All staff at the school – Directors, Teachers, Accommodation and Welfare staff, Activity/Transport staff all supervise students whether it be during lessons or during break times, monitoring students and identifying any problems to be acted upon or reported to the designated Welfare Officers. If there is a report or suspicion of abuse (physical, sexual, emotional or neglect), a trained Welfare Officer will talk to the student and record findings on a form. Other staff in the school have been trained to recognise the possible symptoms of abuse.

Sady Boswell is the Student Welfare Officer for our junior students (18 years and under). Students can talk to Sady about any issues or areas of concern but we make sure all students know they can talk to any member of staff, we are always available, approachable and always use discretion. Any issues or concerns related to student welfare are reported and an action plan discussed in our weekly staff meetings.

We make sure hosts are aware of their duties of care via the host family information pack. They know they can call us if they have any concerns which they feel need action. Our emergency contact number is provided to all hosts for queries and issues outside office hours.

Hosts also complete and sign a Children Act disclosure form which gives us permission to have each member of the family aged 18+ checked through Social Services. The main host in the family is asked to provide a DBS check and by 2015 this will be a mandatory requirement.

All staff are DBS checked, so all steps are taken to make sure staff are suitable to work with children.

We work closely with Torbay Council, Private Fostering Development Worker, who monitors all under 16’s who are staying for more than 27 days.

Our Attendance Policy ensures that all staff know and immediately respond to students missing from lessons or activities. Homestay hosts are given clear regular updates on expected home times and curfews.

Welfare and safety information for junior students is delivered via a very clear and visual slideshow presentation at the beginning of their stay. Language is graded and understanding is checked with questions and elicited examples. This information is also available in the students’ Welcome Pack.

The section on bullying for juniors reads:


If someone hits you, threatens you or says nasty things to you, this is bullying. Please report it to a member of staff as soon as possible.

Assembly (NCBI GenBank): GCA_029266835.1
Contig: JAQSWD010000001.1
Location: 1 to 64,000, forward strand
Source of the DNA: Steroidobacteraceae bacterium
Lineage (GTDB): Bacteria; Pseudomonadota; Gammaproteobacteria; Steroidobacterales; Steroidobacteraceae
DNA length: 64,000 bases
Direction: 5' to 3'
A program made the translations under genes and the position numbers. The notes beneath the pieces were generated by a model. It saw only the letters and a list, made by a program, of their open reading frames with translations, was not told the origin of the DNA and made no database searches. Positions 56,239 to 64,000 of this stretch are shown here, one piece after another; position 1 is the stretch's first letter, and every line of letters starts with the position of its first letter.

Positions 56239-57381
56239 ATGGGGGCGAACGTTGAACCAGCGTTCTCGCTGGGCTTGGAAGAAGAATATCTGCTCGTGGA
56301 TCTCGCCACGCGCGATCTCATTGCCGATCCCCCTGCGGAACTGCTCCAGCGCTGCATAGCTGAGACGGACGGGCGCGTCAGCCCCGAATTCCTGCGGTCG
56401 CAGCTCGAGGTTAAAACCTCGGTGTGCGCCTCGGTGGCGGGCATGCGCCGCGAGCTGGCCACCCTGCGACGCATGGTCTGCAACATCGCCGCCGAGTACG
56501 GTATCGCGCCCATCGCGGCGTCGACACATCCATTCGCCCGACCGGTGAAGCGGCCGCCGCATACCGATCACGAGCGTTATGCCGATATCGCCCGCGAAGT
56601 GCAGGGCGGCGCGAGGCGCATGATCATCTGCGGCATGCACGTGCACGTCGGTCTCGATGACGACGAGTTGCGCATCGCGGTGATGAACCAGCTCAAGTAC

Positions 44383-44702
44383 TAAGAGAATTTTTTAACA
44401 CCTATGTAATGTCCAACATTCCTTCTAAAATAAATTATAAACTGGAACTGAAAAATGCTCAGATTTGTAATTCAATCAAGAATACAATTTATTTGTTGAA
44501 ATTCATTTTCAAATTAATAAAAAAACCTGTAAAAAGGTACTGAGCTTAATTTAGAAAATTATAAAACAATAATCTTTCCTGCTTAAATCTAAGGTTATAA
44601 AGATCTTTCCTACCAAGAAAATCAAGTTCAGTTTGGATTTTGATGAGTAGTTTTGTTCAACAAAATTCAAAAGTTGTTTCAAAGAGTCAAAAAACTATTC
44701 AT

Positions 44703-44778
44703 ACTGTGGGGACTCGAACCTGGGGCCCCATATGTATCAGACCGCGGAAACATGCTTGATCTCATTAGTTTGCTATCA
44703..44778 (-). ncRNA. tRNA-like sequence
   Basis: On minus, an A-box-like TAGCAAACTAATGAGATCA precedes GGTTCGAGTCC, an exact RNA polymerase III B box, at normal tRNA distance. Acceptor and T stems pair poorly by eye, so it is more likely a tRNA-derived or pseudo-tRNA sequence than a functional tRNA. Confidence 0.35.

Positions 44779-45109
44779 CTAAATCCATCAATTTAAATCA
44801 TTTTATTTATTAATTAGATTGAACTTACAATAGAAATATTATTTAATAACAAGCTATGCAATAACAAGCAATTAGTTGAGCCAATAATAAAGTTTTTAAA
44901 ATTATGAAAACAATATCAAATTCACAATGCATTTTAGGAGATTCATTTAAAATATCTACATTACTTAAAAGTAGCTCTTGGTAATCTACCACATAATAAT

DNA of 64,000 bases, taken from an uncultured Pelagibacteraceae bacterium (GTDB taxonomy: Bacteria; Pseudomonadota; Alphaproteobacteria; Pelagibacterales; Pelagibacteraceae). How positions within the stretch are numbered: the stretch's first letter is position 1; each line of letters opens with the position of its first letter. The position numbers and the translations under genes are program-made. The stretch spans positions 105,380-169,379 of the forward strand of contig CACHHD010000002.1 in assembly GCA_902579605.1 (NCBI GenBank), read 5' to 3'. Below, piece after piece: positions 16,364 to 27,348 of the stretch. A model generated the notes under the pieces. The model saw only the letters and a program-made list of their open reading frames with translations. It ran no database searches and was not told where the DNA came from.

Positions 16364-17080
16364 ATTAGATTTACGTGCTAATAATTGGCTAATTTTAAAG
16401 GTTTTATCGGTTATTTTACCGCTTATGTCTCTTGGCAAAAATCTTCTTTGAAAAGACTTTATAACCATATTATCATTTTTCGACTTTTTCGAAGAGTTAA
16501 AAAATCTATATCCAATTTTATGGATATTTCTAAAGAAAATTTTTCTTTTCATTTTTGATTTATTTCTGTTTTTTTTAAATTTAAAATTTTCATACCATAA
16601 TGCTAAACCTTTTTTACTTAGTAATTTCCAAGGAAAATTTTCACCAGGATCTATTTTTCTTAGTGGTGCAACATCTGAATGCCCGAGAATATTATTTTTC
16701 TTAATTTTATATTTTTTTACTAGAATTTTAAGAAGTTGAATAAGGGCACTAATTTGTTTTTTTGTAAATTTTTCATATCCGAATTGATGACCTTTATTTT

Respect for each other is the most important part of our school. Respect people’s beliefs. Respect people’s countries. Respect people’s differences. We have a zero-tolerance policy against bullying of any kind – physical, verbal, indirect or electronic (cyber bullying). We have a clear anti-bullying policy (displayed in the school) and procedures for dealing with abuse.

If you have any problems or concerns, please speak to a member of staff. If you prefer, you can speak to your Group Leader so they can inform a school Director. Remember it is very important that you report problems as soon as you possible so they can be dealt with quickly.

Teachers and activity leaders are given guidance and support on how to maintain discipline for under 18s. Students are made aware of the school rules in their induction and Welcome Packs. These are reinforced by teachers and activity leaders in class and on activities and excursions.

Safeguarding Policy

The Devon School of English provides English language courses for a wide range of students from the ages of 13 years to over 70. We also organise homestay accommodation for these students (or other accommodation upon request). If requested, we also organise transfers to the school within the UK. The Devon School of English takes its responsibilities towards Safeguarding Under 18s and child protection very seriously.

We have tried to write this policy in plain, simple language, so all adults working with under 18s can understand it. Safeguarding in this document includes everything we do to look after children and make sure they stay safe. Child protection is the protecting of children from abuse and direct harmful behaviour and forms a key part of safeguarding. We have several Designated Safeguarding Persons (DSPs) in the school who can always be approached with concerns (concern = worries about about a particular child/situation or member of staff/situation) and pro-actively look after day-to-day matters. We have two senior managers looking at the overall picture and who deal with major decisions to be made. These two people are called Designated Safeguard Leads (DSLs).

While an under 18 student is with us at the Devon School of English, we will do everything possible to make sure that their stay with us is a safe and happy one. All concerns and allegations raised will be dealt with as soon as possible in a sensitive and caring way. The safety of our under 18 students will always be our key concern.

The policy applies to any child of whatever gender, race, sexual orientation or religion. There will be no discrimination.